How American Fundraisers for Israeli Causes Tackle the Year-End Philanthropy Rush

The American Friends of Magen David Adom (AFMDA) donors' mission to Israel during Operation Protective Edge last summer; photo courtesy AFMDA.
The American Friends of Magen David Adom (AFMDA) donors’ mission to Israel during Operation Protective Edge last summer; photo courtesy AFMDA.

By Maayan Jaffe

For local fundraising organizations in a marketplace saturated with similar and competing causes, it can be hard enough to break through the noise leading up to Dec. 31, when donors traditionally make significant philanthropic decisions ahead of the New Year. For those groups looking to raise support for causes abroad – especially for those in Israel, where the political climate could pose additional challenges for American fundraisers – the barriers are steeper.

This uncomfortable playing field, however, forces “American Friends” affiliates of Israeli organizations to work smarter and more strategically.

“We’ve evolved,” says Doron Krakow, executive vice president of American Associates, Ben-Gurion University of the Negev (AABGU). “We’ve gone from being a mom-and-pop entity to one with a more strategic identity to it.”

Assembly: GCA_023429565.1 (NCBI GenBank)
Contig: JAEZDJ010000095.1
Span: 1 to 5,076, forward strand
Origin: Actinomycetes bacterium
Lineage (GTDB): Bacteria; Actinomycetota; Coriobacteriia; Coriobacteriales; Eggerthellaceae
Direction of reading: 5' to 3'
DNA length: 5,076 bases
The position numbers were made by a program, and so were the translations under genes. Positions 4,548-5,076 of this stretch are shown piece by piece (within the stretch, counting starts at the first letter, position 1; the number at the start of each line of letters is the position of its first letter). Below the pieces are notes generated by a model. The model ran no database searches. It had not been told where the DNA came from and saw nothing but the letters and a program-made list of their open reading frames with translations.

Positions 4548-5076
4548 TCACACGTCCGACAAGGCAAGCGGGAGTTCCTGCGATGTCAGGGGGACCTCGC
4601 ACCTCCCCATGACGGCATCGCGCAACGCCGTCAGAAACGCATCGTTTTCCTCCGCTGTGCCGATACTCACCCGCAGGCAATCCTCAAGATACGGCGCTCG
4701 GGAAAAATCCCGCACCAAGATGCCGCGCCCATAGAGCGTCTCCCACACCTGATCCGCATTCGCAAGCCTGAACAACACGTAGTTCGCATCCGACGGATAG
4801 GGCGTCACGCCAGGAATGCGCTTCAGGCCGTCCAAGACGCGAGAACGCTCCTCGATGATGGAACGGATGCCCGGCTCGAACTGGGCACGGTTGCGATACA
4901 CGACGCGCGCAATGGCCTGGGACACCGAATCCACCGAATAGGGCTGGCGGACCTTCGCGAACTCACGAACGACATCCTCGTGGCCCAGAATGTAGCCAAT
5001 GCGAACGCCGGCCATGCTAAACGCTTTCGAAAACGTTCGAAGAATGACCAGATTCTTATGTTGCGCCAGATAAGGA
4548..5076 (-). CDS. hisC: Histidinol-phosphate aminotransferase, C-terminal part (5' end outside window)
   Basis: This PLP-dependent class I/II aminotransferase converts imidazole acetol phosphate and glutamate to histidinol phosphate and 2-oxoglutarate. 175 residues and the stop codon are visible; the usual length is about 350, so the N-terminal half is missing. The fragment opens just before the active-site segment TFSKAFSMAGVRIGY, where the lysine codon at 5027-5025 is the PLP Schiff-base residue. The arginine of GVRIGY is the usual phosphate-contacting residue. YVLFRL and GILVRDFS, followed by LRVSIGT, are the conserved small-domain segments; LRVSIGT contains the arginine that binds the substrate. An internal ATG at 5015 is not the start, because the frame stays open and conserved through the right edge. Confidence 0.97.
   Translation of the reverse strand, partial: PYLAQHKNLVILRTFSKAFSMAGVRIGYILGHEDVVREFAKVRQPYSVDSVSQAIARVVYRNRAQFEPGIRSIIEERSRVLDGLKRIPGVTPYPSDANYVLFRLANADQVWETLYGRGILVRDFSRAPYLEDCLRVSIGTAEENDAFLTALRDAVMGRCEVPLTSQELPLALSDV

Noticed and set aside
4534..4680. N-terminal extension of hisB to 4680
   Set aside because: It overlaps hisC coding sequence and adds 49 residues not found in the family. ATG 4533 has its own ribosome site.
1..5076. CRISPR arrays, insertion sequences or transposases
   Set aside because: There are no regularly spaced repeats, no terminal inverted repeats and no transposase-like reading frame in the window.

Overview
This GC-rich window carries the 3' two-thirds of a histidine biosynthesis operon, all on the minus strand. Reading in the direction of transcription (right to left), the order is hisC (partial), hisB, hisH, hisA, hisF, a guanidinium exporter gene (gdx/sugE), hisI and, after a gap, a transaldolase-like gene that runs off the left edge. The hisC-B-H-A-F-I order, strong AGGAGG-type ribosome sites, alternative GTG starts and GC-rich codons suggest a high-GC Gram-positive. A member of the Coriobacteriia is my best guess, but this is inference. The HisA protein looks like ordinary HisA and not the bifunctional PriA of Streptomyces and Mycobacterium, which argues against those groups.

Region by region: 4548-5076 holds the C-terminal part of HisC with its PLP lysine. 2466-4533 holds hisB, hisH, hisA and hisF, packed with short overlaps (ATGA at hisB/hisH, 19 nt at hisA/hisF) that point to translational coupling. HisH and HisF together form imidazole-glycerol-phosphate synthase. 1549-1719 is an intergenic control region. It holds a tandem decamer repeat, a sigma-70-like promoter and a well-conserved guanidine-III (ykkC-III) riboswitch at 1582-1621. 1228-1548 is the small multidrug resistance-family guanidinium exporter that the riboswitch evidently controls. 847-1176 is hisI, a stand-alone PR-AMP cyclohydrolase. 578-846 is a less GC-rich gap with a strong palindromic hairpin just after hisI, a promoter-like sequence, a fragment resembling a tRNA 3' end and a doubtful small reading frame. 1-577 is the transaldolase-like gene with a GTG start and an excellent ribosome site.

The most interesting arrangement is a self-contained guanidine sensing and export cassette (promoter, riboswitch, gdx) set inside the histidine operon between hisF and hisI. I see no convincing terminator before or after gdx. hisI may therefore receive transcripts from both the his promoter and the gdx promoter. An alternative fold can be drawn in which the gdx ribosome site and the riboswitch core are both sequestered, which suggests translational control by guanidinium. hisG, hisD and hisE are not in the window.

AABGU has raised $60 million this year, $19 million more than it did in 2013. What’s the secret sauce? Krakow, saying he wouldn’t call it a “secret,” notes that AABGU has worked over the past half-decade to implement “the best attributes of what fundraising organizations should include” – a strong marketing and public relations team, dynamic programming and events, and deeply enriching engagement opportunities for donors (including young leaders).

American Friends of Magen David Adom (AFMDA), which supports the Israeli emergency medical services organization, is on target to close out 2014 with $40 million raised – up $4 million from the year before and $17 million more than 2012. AFMDA Chief Executive Officer Arnold Gerson says that Israel’s Operation Protective Edge and a capital campaign to raise funds for a blood center in Ramle contributed to the organization’s 2014 success. But like AABGU, there was a longer-term shift in the organizational mindset, with Gerson citing a four-year effort to shift AFMDA’s marketing strategy.
“Our marketing approach was gloom and doom. … We really shifted to say, ‘MDA is an organization there 24/7, in peace times and in war,’” Gerson tells